- Residential Market
- Light Commercial Market
- Commercial Market
- Indoor Air Quality
- Components & Accessories
- Residential Controls
- Commercial Controls
- Testing, Monitoring, Tools
- Services, Apps & Software
- Standards & Legislation
- EXTRA EDITION
A recent study by Ceres, “Practicing Risk-Aware Electricity Regulation: What Every State Regulator Needs to Know,” concluded that the least cost and least risk for future energy resources is energy efficiency. Indeed, the lowest cost unit of energy is one that is not used.
According to the U.S. Department of Energy (DOE), buildings are the largest single sector of energy consumption nationwide. Indeed, the building sector accounted for a whopping 41 percent of primary energy use in 2010. The buildings sector consumes approximately one-third more energy than either the industrial or transportation sectors. And since 60 percent of energy used in buildings is for thermal loads, some 24 percent of all energy used in the nation is for space heating, cooling, and water heating.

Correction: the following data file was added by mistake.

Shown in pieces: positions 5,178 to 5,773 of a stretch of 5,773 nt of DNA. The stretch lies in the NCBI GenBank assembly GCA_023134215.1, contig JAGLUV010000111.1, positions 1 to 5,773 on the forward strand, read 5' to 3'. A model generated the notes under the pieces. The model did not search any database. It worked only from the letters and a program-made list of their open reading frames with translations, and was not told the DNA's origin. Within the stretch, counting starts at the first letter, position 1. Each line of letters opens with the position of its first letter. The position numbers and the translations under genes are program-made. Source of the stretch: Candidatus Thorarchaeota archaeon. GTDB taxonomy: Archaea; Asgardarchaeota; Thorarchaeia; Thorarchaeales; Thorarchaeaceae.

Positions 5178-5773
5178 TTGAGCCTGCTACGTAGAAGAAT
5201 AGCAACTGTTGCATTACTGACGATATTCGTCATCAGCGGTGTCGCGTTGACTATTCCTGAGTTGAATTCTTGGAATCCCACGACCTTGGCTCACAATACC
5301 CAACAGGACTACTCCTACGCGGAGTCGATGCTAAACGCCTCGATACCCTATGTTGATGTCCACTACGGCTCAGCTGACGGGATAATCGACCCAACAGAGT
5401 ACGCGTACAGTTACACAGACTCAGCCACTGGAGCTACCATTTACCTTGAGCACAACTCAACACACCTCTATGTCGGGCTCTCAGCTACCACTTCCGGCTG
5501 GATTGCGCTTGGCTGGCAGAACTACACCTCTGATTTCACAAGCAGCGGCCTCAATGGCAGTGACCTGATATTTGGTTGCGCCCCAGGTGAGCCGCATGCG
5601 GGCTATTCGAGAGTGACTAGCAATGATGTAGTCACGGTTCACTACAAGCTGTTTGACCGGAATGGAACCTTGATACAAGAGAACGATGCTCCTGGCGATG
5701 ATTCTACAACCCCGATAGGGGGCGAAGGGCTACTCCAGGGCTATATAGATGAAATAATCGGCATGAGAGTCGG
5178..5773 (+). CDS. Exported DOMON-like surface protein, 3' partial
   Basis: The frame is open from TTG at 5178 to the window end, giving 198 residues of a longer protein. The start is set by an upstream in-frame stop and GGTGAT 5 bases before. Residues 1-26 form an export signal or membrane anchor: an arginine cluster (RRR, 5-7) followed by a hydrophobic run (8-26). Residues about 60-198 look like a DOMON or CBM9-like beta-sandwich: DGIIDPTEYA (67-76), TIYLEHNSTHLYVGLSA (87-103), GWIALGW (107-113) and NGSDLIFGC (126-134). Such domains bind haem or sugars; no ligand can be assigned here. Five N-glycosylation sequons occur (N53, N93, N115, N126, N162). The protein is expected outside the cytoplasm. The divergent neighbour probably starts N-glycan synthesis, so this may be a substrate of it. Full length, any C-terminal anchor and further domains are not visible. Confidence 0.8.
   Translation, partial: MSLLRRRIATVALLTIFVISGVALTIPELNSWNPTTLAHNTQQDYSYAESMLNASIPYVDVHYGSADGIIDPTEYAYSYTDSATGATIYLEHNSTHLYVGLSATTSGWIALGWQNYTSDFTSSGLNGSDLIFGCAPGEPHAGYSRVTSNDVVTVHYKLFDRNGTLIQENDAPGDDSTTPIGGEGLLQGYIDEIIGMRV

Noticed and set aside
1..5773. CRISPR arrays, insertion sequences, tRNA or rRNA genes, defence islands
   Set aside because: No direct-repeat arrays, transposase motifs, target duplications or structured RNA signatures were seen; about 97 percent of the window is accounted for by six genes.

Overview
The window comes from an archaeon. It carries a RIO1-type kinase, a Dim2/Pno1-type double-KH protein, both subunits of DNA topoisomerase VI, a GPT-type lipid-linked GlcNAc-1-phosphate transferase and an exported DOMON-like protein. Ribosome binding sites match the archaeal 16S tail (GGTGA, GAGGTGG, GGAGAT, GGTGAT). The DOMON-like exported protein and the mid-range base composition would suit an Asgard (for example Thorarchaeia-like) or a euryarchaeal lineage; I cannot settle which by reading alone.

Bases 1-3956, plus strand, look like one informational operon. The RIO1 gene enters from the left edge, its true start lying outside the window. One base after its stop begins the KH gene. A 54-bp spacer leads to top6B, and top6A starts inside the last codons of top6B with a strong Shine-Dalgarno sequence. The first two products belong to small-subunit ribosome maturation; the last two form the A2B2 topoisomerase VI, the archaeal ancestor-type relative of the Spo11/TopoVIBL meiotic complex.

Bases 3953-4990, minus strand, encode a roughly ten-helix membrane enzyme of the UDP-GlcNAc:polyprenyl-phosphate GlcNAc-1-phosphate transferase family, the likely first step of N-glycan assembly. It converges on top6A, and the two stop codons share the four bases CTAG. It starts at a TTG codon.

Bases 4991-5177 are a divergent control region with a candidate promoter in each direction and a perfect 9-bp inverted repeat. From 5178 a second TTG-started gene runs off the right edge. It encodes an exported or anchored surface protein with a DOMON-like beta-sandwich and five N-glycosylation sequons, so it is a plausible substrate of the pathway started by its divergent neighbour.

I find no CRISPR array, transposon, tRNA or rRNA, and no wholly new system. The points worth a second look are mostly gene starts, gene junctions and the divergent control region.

A unique renewable-energy technology with vast potential for energy efficiency and savings stands ready to assist architects, engineers, developers, builders, facilities managers, and homeowners dramatically reduce the thermal energy demands of buildings. That technology is the ground-source or geothermal heat pump (GHP).
Slashing Energy Use
GHPs are an efficient, green alternative to traditional heating and air conditioning equipment, offering significant environmental, economic, and societal benefits. Using a concept called geothermal exchange, they tap the clean energy of the sun naturally stored in the near-surface of the earth, transferring this free heat to buildings in winter and back to the ground in summer.